It’s in the trees! It’s coming!

The Mortal Bath has a few different sections. ‘Sunday in the garden’ records the process of fixing up a suburban plot.

This week in ‘Sunday in the garden’, the excitement has been to get away from the unending task of de-brambling the veg patch, with an increasingly battered fork, to engage in the construction of a treehouse in the overgrown laurel.

Last week I got hold of some pallets, ripe for repurposing (a word which, I’m amused to note in an article aggrandising my DIY, autocorrect seems to think should be ‘repair posing’). The mostly intact ones are going to contain a compost pile (see next week’s SITG…), but the one that arrived in several pieces was quickly earmarked for summat different. There aren’t many occasions one gets the opportunity to make a treehouse for one’s kids, I suspect, so here we went.

There was some protracted wrangling of the base. I worked out quite quickly we’d have to knock off two end slats, but the right configuration in the tree was proving elusive. Eventually, I worked the floor piece round the complete other way to the way I’d thought – of course! – and got it fixed in place.

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Actually fitting the space and looking ‘organic’ too. At the other corner:
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Meanwhile, on the other side, supporting struts and side pieces slotted in nicely.

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The main idea had been to keep it ‘rustic’ – another irritatingly buzzy adjective, meaning simply unfussy, with perhaps an extra dash of slap in the execution – and so it was at least partly design that the two end sections…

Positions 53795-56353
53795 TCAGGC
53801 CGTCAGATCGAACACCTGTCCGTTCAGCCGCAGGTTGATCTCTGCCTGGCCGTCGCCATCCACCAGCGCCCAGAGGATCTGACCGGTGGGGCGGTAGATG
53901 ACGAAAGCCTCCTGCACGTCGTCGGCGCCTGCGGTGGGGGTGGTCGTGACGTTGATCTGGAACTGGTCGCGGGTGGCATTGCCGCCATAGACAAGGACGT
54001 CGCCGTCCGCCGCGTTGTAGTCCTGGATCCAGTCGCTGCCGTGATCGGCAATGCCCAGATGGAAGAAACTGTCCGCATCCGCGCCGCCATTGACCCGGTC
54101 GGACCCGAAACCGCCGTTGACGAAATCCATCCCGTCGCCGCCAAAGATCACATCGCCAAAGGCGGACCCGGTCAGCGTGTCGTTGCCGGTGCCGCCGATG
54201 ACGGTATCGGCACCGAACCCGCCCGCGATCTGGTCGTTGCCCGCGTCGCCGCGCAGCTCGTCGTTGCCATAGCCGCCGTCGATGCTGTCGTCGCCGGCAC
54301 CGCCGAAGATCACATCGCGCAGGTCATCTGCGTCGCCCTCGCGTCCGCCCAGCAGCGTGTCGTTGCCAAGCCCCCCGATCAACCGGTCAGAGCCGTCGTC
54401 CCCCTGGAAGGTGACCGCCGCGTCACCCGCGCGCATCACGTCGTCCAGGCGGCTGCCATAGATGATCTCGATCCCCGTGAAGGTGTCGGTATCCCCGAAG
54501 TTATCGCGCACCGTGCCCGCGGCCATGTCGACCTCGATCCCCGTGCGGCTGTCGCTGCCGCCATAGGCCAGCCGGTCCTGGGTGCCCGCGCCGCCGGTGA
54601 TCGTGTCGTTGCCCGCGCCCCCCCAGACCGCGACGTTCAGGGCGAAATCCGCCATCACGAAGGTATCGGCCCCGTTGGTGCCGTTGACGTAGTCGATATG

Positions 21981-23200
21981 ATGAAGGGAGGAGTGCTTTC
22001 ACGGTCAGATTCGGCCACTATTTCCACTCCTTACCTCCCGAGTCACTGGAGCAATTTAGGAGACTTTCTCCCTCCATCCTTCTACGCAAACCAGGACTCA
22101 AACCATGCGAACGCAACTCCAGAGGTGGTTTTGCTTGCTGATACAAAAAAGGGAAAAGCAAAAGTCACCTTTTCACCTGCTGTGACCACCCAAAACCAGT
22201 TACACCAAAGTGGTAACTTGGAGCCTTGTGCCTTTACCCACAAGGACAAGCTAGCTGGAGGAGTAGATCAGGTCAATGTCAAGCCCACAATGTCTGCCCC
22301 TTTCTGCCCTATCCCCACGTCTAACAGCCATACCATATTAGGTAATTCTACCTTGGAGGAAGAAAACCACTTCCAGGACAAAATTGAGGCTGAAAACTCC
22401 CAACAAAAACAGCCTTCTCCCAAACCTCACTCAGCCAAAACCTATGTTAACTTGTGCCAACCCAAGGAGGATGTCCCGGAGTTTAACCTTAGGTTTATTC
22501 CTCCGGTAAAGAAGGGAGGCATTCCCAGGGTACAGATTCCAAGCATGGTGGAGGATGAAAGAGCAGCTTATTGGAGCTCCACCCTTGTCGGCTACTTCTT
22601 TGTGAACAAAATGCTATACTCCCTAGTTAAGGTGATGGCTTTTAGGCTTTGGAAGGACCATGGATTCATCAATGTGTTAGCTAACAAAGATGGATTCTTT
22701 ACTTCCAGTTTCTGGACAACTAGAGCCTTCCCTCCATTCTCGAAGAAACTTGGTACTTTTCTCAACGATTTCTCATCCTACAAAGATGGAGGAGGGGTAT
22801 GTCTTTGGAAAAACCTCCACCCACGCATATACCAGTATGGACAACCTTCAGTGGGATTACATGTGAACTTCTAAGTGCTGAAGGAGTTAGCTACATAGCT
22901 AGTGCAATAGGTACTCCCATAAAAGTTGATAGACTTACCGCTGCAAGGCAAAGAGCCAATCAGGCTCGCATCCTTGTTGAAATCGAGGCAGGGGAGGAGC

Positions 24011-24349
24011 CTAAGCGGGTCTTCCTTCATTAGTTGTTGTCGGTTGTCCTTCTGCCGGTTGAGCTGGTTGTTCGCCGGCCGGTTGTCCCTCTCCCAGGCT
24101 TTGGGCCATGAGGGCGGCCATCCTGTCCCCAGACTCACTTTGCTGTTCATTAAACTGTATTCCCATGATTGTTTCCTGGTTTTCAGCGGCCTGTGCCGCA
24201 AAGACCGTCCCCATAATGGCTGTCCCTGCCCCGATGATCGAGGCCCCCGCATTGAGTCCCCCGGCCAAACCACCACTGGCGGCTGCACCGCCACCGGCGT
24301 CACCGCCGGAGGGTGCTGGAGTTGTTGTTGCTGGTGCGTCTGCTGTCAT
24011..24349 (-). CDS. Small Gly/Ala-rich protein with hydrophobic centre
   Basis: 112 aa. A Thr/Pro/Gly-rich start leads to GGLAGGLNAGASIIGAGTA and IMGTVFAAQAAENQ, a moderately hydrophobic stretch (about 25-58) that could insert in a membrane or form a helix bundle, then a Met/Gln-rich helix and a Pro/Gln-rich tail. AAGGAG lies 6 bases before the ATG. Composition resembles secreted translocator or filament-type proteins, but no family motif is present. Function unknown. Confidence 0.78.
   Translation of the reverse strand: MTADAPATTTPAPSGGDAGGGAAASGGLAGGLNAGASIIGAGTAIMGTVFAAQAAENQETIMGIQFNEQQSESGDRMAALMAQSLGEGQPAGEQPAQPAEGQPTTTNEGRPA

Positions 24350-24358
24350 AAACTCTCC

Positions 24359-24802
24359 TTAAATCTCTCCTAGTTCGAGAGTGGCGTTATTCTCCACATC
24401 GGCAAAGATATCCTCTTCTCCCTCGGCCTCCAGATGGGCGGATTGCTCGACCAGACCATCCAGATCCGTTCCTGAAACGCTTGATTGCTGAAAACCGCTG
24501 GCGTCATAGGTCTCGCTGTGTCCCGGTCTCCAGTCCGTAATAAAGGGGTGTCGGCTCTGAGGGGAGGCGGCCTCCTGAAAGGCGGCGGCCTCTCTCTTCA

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…forming a wind and/or child falling break…
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… came together neatly looking like a kind of ship’s prow. Everything was done with screws anyway, facilitating removal or replacement in case of some sort of balls-up, which added a sense of ease and lack of bother to the process.

The view from inside:
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Some extra panels on the right (as you look) followed, and there’ll be more going up on the left as well. We’ll probably need a roof of some sort as well at some point. However, the little one had started helping by this stage, road testing the platform and pronouncing it ready to entertain guests, so I was happy to leave it at that, and a fine morning’s work.

In the afternoon, we managed to get in a bit of lino in (pre-schooler beneficiary stomping up and down on it actually helpfully):
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… but I couldn’t locate the right tool to trim it down. Besides which, the sun had had enough by that point, retreating behind a thick and chilly layer of cloud, and it was time for lunchy.

Next week: back to the forking…

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